• Finally in November 2006 I opened Ronin Marketeer for business. In addition to writing about marketing stuff I blather about, video games, gadgets, and stuff Marketing people do like travel, drink, work trade shows.
  • I am also the defacto Nike Amp+ reviewer for the web, and ran the Boston Marathon back in 2002, and since have become a fat slob.
  • In February 2007 I started the Marketing Over Coffee podcast with Christopher Penn (of Financial Aid Podcast fame, and Podcamp Founder), which is spreading like a sex scandal on an politician. It’s not too late to join the March Madness Brackets for charity that Chris is tracking as part of the FAP.
  • I’m into photography and bought my first DSLR last year (Canon rocks, Nikon sucks, discuss amongst yourselves), I’ll be taking tons of shots and you can see my past on Flickr.
  • Looking forward to meeting everyone in person especially Matt Dickman, Steve Woodruff, Todd Andrlik. Also chatting with Anna Farmery and seeing if I can convince everyone that Scott Monty is my brother.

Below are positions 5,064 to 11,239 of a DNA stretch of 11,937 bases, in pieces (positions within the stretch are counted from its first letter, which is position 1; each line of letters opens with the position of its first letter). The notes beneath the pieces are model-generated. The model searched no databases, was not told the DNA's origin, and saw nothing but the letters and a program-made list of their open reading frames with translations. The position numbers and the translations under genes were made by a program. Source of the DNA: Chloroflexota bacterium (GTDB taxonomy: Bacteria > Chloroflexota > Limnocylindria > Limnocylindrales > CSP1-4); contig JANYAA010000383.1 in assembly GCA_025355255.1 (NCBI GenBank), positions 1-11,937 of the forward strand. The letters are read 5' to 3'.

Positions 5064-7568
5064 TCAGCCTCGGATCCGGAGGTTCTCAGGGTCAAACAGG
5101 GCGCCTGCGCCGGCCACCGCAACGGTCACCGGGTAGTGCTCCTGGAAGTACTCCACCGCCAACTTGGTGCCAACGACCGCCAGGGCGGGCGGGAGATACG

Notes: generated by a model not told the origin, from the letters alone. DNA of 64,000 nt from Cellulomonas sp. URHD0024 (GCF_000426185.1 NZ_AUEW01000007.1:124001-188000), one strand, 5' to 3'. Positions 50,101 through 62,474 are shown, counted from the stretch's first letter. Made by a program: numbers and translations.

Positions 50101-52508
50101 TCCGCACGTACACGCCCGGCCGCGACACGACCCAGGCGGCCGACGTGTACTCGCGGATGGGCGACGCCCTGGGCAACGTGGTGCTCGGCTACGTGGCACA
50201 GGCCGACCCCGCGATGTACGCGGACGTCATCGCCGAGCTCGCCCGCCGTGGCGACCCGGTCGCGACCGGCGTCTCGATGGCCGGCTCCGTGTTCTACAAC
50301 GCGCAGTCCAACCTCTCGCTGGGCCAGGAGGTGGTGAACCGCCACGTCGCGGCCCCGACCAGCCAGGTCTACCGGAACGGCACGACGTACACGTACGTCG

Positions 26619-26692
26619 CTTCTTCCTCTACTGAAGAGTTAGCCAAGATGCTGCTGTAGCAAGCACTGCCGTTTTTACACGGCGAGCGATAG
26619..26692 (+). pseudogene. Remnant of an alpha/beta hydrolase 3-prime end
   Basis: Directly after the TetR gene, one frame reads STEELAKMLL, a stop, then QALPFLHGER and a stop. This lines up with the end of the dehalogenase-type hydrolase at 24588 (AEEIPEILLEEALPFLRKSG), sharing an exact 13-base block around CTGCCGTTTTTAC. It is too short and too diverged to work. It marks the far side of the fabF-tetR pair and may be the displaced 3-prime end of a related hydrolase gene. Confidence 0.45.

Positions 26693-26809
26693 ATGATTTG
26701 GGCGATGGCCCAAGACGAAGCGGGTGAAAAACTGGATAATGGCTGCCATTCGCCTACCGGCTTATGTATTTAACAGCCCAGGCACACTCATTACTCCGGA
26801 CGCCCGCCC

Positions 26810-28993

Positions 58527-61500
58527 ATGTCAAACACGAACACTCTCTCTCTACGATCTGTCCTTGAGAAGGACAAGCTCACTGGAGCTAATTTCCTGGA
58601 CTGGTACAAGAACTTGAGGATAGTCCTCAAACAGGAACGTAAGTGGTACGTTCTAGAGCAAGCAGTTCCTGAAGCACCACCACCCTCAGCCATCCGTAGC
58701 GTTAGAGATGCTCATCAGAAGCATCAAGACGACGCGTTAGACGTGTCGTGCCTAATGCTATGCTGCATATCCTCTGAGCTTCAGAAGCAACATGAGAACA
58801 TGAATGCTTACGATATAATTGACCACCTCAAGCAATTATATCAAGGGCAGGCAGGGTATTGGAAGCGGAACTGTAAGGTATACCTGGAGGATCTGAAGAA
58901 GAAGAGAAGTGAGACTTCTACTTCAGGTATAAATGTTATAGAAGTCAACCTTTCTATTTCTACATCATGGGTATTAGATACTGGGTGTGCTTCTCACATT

See you in New York!

Productivity Buster

NCAA Basketball March Madness

If you have already set up your picks for the NCAA Tournament please consider entering the charity tournament I’m playing in. The entry fee is $25 and the winner gets to select the charity that will receive the pot.

You can enter here, and it’s pretty low key so you can probably still enter after the first round.

College hoops is my favorite spectator sport. Every player knows their future rides on every game, if they want to go pro they have to give all they have for the entire season. The NBA, like any other batch of middle-aged men, understand the value of a steady pace so that you have some reserve for when it’s needed, NCAA is full throttle 24/7.